Another common problem was getting the system to recognize easy-sounding names with unusual spellings. One example is Somer. If pronounced “summer,” the hands-free device was often unable to complete the call. To resolve the problem, Snyder’s telecom counterpart entered phonetic spellings into the computer program for every confusing name.
One of the biggest problems for the system involved fine-tuning the wireless network within the hospital so the infrastructure supported the wireless communication from any point in the facility. “We get some dead spots at different locations, in some departments or different rooms. They’re working on that, so I think it will improve over time, but I wouldn’t recommend it at this point as the main communication avenue for biomeds,” Ballantine says. He adds that it does work very well for interdepartmental communication, for locating a specific coworker, or to quickly relay a single message to multiple employees. “We are still using pagers, because we don’t want to end up being in a dead spot when somebody is trying to get ahold of us to take care of an emergency.”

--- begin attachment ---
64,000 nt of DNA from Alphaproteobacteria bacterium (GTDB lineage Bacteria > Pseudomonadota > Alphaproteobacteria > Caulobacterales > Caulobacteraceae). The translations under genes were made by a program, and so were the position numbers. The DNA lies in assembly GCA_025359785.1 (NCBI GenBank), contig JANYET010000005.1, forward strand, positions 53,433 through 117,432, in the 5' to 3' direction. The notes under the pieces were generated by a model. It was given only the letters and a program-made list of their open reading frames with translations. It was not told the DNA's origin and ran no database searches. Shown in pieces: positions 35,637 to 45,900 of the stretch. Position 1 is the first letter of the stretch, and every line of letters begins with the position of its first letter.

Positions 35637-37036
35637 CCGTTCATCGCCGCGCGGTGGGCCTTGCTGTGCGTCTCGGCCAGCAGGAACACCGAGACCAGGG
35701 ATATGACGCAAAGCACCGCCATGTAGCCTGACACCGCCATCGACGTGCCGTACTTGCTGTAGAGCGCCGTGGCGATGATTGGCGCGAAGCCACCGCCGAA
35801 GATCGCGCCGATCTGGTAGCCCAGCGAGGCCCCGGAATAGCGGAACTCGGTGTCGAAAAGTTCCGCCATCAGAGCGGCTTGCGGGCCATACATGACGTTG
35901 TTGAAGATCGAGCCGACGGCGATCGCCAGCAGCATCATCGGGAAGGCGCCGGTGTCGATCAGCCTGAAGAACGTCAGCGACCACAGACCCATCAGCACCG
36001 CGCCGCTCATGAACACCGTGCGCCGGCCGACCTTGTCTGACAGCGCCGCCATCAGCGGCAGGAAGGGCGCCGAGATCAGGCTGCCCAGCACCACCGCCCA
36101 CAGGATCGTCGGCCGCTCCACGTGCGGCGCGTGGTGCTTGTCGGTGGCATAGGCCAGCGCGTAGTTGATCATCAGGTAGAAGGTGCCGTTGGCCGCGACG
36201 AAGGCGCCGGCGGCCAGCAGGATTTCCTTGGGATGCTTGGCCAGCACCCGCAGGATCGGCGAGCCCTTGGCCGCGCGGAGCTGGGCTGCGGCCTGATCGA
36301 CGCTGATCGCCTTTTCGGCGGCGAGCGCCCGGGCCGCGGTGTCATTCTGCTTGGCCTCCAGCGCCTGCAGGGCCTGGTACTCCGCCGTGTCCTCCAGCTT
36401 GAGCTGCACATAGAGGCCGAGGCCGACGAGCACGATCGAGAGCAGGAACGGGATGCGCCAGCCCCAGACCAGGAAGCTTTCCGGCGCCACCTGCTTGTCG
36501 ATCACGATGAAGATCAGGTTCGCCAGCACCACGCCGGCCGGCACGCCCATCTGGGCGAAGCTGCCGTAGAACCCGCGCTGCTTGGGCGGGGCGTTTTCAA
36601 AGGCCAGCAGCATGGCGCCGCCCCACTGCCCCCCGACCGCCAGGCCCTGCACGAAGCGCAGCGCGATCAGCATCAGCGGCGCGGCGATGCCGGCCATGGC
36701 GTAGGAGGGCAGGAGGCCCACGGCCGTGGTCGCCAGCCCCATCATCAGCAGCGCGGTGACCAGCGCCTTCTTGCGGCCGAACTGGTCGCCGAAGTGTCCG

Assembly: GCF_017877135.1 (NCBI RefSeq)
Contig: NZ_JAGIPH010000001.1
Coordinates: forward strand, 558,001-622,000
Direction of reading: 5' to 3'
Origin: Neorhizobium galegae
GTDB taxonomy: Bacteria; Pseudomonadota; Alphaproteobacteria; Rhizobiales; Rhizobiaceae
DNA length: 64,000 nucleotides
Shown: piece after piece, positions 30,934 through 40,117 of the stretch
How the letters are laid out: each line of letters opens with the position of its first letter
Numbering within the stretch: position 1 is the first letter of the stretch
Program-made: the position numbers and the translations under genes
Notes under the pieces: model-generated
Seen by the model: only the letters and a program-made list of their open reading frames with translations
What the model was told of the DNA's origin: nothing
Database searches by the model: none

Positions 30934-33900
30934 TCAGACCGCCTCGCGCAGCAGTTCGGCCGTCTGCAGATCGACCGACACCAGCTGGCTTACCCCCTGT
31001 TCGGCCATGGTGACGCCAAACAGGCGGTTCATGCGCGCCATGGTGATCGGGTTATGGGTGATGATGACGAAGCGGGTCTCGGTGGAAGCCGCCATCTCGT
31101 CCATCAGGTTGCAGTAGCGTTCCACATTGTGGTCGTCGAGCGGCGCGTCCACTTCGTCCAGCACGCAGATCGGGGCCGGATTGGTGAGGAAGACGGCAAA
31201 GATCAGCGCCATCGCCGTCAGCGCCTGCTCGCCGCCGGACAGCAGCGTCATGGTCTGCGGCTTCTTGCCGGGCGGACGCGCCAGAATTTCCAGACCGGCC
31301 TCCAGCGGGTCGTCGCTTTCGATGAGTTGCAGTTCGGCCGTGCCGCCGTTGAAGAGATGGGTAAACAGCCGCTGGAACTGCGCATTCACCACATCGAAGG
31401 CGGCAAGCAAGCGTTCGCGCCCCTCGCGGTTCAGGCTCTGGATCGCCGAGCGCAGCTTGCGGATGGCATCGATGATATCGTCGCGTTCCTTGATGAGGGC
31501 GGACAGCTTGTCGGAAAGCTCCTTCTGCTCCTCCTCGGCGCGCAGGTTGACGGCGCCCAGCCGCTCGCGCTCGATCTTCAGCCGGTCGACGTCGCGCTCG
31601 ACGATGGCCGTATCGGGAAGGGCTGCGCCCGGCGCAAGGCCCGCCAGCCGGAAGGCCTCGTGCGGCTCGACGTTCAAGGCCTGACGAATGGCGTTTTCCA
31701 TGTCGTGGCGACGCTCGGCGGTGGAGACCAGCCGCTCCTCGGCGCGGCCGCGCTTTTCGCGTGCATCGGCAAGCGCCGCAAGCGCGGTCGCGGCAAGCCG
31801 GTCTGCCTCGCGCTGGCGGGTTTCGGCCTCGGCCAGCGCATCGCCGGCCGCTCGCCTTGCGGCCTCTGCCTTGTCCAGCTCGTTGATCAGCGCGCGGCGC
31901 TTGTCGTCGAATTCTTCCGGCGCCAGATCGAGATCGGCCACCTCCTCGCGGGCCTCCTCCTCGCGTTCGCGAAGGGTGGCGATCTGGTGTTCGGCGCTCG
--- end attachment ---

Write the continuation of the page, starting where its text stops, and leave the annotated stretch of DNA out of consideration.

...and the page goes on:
Even with the backing of its clients, Fairview Southdale’s biomed team refuses to rest on its laurels. To ensure that the entire facility receives optimal levels of service, a customer satisfaction survey is distributed throughout the hospital every December. Respondents answer eight questions using a standard scale of excellent, good, fair, or poor:
- How the staff is doing overall;
- Courtesy and cooperation;
- Status reporting on works in progress;
- Time needed to service requests;
- Completion time for repairs;
- Quality of repairs and services; and
- Comments on the present method of requesting service.